How to Study Stress-free

How to Study Stress-free

Human beings have no limits on what they can learn, as long as they know how to do it. One of the greatest learning experts in the world explains how to succeed in studying in a free online course. No “magic” — only specific methods, their application, and knowledge of your brain’s biology.

If you are among those who are about to return (or have just done it) to school desks or university classrooms, we have good news for you: you can learn just about anything, provided you know the right methodologies.

That is stated by Barbara Oakley, an engineering professor at Oakland University and the author of “Learning how to learn,” an online and free course on learning techniques, which have been applied by more than 2.3 million students in 200 different countries.

In a long interview released in Quartz, Oakley explains how the course ranges from neuroscience to practical advice that can radically change our approach to study.

“Most people don’t know how their brain works and how to make the most of its potential to learn efficiently,” explains the expert. “I approached advanced mathematics at the age of 26. I had a lot of hard work to do, but I discovered a lot about how to learn.” If you don’t want to use a custom essay service and study effectively, you should keep on reading.

The Pomodoro Technique

One of the topics the expert addresses in her course is the tendency to postpone things. And, she explains that one of the best tricks to be able to focus on the study is to apply the Pomodoro technique, invented by the Italian Francesco Cirillo in the 80s.

It is a matter of dividing the study day into short 25-minute intervals (to measure time, Cirillo used a simple tomato-shaped kitchen timer, hence the name). In this time frame, it is easy for anyone to keep concentration and devote themselves intensely to books. At the end of the 25 minutes, you should take a 5-minute break before you start again.

And this pause is the fundamental part of the process because it is the period in which the brain (unconsciously) processes and “sediments” what it has just learned.

Sleep is Crucial

Sleep plays a fundamental role in learning processes: when we sleep, the brain cells relax and release fluids that have the task of eliminating the toxins accumulated during the day.

When facing an exam without enough sleep, a question or a challenging test means dealing with a “poisoned” brain.

Not only that: during sleep, our brain creates a neural “warehouse” in which it stores information. Cutting sleep time means making this stage of learning more difficult.

Experts recommend 8 hours of sleep and no fewer. So say yes to an occasional nap during the day, especially if you didn’t sleep enough at night.

Music? Yes, but...

Studying while listening to music may not be a problem, provided it is only instrumental and limited in volume. But beware: if you get used to concentrating only with music and at the time of the exam you cannot listen to it, you will create a stressful situation for your brain, which will lack the usual background melody.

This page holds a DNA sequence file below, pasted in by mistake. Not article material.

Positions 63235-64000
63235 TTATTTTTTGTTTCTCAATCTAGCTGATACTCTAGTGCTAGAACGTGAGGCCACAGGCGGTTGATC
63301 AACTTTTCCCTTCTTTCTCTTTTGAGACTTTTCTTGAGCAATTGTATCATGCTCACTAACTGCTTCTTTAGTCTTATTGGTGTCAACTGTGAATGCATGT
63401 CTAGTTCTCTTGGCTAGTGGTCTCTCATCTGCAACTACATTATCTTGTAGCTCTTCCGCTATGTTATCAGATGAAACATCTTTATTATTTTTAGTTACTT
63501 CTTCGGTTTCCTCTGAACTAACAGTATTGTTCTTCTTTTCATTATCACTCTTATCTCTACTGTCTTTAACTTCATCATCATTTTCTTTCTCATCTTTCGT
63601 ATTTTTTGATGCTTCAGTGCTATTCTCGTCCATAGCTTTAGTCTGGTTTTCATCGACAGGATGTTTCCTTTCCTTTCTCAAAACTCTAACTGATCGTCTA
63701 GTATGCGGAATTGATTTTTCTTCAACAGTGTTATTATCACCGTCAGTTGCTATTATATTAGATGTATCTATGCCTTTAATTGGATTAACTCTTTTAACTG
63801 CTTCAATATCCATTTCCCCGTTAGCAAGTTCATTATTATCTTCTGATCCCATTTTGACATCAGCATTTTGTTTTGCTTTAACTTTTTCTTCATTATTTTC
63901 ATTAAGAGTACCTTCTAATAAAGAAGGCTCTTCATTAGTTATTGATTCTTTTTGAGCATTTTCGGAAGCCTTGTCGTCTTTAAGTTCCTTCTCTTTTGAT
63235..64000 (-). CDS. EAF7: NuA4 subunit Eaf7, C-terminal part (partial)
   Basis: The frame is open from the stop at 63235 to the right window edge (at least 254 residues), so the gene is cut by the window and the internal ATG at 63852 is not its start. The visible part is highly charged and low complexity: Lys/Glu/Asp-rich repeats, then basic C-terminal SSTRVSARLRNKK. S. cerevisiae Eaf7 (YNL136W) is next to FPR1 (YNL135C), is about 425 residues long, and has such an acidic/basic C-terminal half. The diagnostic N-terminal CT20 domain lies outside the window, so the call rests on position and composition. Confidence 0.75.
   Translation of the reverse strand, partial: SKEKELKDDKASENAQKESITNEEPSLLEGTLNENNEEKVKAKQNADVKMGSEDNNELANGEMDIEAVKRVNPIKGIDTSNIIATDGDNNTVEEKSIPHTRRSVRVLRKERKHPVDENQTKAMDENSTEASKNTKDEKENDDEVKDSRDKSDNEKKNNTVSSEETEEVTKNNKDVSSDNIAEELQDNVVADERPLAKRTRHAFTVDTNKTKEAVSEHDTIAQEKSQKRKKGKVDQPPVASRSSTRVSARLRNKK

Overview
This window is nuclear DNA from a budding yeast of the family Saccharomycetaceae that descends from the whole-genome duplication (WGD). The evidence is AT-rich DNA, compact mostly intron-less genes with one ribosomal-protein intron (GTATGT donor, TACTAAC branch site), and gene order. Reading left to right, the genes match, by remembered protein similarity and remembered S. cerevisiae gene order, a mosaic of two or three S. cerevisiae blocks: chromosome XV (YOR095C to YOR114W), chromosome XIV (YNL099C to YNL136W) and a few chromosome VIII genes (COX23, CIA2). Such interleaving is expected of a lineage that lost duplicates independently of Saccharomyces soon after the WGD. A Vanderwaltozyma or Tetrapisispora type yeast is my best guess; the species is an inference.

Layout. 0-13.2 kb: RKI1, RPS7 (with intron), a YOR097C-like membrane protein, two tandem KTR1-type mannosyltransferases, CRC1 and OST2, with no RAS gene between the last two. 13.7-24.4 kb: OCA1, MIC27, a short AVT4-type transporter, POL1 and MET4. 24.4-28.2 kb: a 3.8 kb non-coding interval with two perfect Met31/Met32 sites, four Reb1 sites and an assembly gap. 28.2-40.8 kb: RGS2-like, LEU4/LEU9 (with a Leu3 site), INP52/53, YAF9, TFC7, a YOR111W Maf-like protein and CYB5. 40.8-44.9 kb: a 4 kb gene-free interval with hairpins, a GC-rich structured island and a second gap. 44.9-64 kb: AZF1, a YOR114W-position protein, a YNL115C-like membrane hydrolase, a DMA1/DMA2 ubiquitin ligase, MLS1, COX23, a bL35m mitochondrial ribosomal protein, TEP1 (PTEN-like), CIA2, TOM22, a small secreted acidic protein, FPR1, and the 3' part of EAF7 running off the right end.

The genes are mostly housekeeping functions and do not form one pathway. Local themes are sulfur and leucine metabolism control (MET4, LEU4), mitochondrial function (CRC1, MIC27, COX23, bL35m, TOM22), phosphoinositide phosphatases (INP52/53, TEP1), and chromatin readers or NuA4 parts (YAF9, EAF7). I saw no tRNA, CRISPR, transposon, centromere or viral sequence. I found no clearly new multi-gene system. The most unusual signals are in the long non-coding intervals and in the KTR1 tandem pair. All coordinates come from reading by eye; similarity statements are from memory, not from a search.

No last-moment studying

The British call it cramming, and it is the tendency to prepare for exams and quizzes by studying everything at the last moment in very long intensive sessions.

According to Oakley, this behavior must be avoided: given the importance of sleep for learning, cramming what you should study in two or 3 weeks in a couple of days limits the number of neural structures and connections the brain has to build to enable us to master the subject. Therefore, it is prudent to plan the study, dedicating all the time you need.

Anticipate difficulties

The average person can concentrate intensively for no more than four hours a day. It means that, during the study or project designing, it’s better to deal with the topics that require the most attention first. During the rest of the day, it is better to focus on easier aspects that need less focus.

Memorizing concepts

According to the expert, storing information in your long term memory is like putting the toothpaste back into the tube — tricky but not impossible. To learn notions and dates, it may be helpful to associate images with concepts.

Do you have to remember the meaning of the Spanish word “zumo” (fruit juice)? You can associate it with the image of a sumo wrestler drinking juice. Create a unique associative “chain” by connecting the new concept to what you already know and can easily remember.

Anxiety and Stress

In the heads of many students, the moment of the exam or the task in the classroom can trigger powerful attacks of anxiety or even panic. How to fight them? Oakley advises learning the most common breathing and relaxation techniques, but above all — rethink the situation and the feelings it causes. Eventually, you will realize that the position you are in is not that scary or even worth worrying about.

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